Devo has never been short on ideas. When Gerald Casale, a founding member of the band that earned international fame with the 1980 New Wave hit “Whip It,” talks about the future of the band, he has several aspirations, from staging a musical to developing complex applications to let users put themselves into video games based on the band’s songs.While cost and feasibility are sometimes barriers, the band still pushes the outer boundary of “could” into “can,” now nearly 40 years after its inception.
Take “What We Do” from their most recent album and its video – video using the term loosely, as the end result is a fully interactive melding of various vignettes (like competitive hot dog eaters chowing down and tattooed arm wrestlers battling) set to the song that allows the viewer to zoom, pan, and generally move around a 360-degree created virtual space.
The project comes from the band’s latest album, 2010’s Something for Everybody, part of a tongue-in-cheek promotional effort in which the band focus-grouped and polled its potential audience (and determined that the classic red Energy Dome hats that became cultural icons after the “Whip It” video would be more marketable if they were blue instead).
“An artist who usually works solo, without any input from society, just bursts upon the scene and says ‘here’s what I did, take it or leave it,'” Casale said. “We’ve done that, so we thought it would be fun to experiment with the art of marketing.”
With Something for Everybody, the band ended a 20-year absence from the recording studio.
“It was really a question of now or never,” Casale said of releasing an album after the break. “We’re senior citizens.” He added that the positive response from a Dell laptop ad that group members worked on helped to push them in that direction.
Devo will take the stage at the State Theatre Thursday, playing tracks from the new album in what Casale says will be a catalog-spanning show sure to feature some Devo classics.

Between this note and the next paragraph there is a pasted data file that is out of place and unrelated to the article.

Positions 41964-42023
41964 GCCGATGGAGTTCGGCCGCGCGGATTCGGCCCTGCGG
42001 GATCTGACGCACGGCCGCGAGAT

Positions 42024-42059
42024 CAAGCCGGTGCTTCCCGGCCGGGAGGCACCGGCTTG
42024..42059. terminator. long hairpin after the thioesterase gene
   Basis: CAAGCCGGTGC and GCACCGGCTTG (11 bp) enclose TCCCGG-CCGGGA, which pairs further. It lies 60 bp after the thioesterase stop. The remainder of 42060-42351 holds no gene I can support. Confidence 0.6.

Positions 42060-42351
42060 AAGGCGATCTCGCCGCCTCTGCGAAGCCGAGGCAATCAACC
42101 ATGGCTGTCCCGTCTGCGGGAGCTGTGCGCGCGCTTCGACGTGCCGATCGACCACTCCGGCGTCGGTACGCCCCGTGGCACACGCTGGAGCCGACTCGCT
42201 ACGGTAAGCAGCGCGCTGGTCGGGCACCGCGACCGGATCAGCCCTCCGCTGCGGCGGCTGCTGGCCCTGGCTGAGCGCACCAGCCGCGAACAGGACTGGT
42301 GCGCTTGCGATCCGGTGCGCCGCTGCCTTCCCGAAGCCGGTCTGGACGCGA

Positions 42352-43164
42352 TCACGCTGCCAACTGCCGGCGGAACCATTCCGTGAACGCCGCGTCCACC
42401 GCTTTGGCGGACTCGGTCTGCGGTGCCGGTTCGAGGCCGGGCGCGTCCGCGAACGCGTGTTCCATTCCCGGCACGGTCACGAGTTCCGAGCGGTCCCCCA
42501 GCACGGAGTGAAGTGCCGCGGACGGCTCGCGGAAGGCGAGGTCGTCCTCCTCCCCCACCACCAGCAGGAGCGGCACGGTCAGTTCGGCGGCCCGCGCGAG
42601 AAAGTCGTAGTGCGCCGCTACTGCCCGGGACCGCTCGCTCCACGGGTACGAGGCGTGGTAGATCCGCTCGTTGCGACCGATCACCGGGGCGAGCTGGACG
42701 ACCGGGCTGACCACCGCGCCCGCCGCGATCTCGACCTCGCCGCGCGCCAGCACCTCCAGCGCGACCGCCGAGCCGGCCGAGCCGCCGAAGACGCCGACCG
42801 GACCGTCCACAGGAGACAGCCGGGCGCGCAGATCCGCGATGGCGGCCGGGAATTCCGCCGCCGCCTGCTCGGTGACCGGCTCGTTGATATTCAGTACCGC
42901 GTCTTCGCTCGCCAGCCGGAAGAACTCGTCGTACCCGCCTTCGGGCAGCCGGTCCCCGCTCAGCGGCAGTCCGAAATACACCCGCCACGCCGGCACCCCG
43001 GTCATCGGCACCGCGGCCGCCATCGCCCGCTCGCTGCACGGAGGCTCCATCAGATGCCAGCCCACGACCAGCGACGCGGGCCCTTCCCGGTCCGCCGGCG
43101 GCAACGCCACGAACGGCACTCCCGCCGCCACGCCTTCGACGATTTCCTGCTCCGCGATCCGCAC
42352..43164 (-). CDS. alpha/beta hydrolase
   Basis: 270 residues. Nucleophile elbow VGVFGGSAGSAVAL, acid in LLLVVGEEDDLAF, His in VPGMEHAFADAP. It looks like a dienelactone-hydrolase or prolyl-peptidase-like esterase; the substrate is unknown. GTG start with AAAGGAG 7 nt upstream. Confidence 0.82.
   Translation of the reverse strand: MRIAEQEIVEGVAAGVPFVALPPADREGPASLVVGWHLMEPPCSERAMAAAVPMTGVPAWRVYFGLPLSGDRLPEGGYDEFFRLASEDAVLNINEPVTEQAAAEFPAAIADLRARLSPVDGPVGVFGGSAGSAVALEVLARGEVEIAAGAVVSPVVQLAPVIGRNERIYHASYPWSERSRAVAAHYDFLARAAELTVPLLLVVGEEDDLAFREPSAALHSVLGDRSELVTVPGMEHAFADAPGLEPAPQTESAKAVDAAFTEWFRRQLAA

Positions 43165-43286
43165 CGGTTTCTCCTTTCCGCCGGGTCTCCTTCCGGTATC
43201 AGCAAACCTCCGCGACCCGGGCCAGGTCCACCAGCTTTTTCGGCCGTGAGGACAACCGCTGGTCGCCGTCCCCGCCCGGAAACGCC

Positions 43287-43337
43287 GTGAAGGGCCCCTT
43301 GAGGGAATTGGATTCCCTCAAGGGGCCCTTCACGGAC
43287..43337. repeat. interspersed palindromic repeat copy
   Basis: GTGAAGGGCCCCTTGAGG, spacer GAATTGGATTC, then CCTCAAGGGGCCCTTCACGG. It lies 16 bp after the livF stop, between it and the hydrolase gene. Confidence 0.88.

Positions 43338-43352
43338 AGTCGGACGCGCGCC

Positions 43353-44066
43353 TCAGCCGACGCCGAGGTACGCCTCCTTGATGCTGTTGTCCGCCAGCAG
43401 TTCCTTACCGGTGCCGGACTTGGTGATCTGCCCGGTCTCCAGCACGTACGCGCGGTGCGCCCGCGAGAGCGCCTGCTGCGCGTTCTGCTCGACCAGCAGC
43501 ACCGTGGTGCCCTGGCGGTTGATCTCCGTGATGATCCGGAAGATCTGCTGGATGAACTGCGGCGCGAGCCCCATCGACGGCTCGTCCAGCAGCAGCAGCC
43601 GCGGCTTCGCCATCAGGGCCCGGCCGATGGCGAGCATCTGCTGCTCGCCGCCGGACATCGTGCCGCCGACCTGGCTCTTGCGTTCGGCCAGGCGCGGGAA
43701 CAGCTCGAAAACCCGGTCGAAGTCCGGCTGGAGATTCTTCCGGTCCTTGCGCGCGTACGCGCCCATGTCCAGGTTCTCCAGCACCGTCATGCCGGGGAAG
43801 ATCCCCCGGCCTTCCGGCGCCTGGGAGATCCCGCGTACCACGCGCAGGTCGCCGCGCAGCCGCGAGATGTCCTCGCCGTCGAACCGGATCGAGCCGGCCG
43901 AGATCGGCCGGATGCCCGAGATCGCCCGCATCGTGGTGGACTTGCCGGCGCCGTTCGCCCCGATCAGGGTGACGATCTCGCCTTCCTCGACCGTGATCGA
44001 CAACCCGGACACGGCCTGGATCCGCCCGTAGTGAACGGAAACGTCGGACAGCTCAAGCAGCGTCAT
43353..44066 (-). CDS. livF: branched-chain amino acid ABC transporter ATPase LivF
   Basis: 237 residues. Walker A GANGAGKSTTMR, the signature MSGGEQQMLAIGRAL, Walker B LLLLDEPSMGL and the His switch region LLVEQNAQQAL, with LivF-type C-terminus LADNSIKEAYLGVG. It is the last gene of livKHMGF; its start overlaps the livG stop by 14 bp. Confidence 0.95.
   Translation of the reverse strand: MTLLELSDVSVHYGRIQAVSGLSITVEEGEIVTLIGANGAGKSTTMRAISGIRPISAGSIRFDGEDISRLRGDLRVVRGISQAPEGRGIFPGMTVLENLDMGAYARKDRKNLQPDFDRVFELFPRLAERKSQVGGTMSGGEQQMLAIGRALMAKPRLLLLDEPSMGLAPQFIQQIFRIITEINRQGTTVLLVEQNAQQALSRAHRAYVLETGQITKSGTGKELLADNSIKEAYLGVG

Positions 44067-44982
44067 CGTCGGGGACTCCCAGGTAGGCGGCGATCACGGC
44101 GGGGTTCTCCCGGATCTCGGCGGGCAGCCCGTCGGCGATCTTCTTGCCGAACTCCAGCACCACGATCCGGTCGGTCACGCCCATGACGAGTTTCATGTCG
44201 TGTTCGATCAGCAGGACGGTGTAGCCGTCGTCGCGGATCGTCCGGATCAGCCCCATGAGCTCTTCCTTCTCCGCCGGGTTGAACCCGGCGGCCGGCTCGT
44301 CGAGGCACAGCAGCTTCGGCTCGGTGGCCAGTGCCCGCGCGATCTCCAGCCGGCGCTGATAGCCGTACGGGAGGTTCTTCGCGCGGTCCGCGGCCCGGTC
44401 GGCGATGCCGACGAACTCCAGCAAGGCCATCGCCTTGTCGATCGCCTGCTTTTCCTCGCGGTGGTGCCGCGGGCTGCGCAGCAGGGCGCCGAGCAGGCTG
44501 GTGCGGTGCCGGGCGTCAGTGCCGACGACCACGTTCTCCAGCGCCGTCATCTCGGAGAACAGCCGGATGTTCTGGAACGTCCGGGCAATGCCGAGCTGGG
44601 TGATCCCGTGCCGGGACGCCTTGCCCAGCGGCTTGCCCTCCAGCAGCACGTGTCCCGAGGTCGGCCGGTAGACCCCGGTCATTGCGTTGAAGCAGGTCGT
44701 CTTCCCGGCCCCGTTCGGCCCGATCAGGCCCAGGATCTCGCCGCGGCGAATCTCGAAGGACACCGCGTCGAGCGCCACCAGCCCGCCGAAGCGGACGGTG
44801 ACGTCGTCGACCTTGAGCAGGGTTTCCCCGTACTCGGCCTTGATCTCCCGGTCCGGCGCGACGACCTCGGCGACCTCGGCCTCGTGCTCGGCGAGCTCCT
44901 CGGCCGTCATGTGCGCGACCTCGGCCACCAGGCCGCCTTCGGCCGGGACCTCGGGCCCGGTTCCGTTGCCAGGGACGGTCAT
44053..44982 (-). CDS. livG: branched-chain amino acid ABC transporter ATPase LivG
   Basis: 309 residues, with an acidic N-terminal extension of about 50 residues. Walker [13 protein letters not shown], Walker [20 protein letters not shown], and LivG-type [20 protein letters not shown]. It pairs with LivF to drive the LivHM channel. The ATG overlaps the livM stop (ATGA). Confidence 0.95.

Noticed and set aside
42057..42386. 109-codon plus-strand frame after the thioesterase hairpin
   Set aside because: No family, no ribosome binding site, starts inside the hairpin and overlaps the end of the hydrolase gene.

The band members, known for memorable stage-wear that had included disposable janitorial supply suits and garbage bags, will be donning action-wear like uniforms which Casale, 63, calls “age appropriate.” Wearing suits – made with titanium-woven fabric that reflects so much light when photographed that it obscures the wearer – and masks that shield half the face “was an attempt to push the art collective idea and make us look all similar,” Casale said.
“We needed to find a visual expression for our unique point of view,” Casale said of the role costumes have played in Devo shows. “You have to find ways to communicate what you are thinking that are immediate. You can’t walk around with a philosophy.”
When the band was founded that philosophy to communicate was devolution, the idea that society was not advancing, but was instead falling back and falling apart. Abbreviated to Devo, it became the name of that project that brought three students from Kent State University together in 1973, in the wake of the May 1970 Kent State shootings – when national guardsmen fired on unarmed student protestors, killing four.
“[Devolution] was a kind of cheeky, offhanded observation at the time that we found somewhat humorous and in retrospect, it’s not funny at all,” Casale said, looking back at the concept that generated the band, now several decades away. “Certainly in that amount of time, very serious, scholarly people have basically broached the same subject, in a very thorough, analytical way.”
Though members of Devo are credited as early music video trailblazers, and the band enjoys a devoted cult following of “spuds,” “Whip It” would be the band’s only hit single, climbing to #14 on the Billboard charts.
“Our accomplishments and contributions are marginalized and trivialized,” Casale said, adding that respect has come by way of scholarship in the New Wave genre that mainstream media would not give.
But will Devo find its place in the history books?
“It depends on which history prevails,” Casale said.
• For more information about Devo, visit clubdevo.com.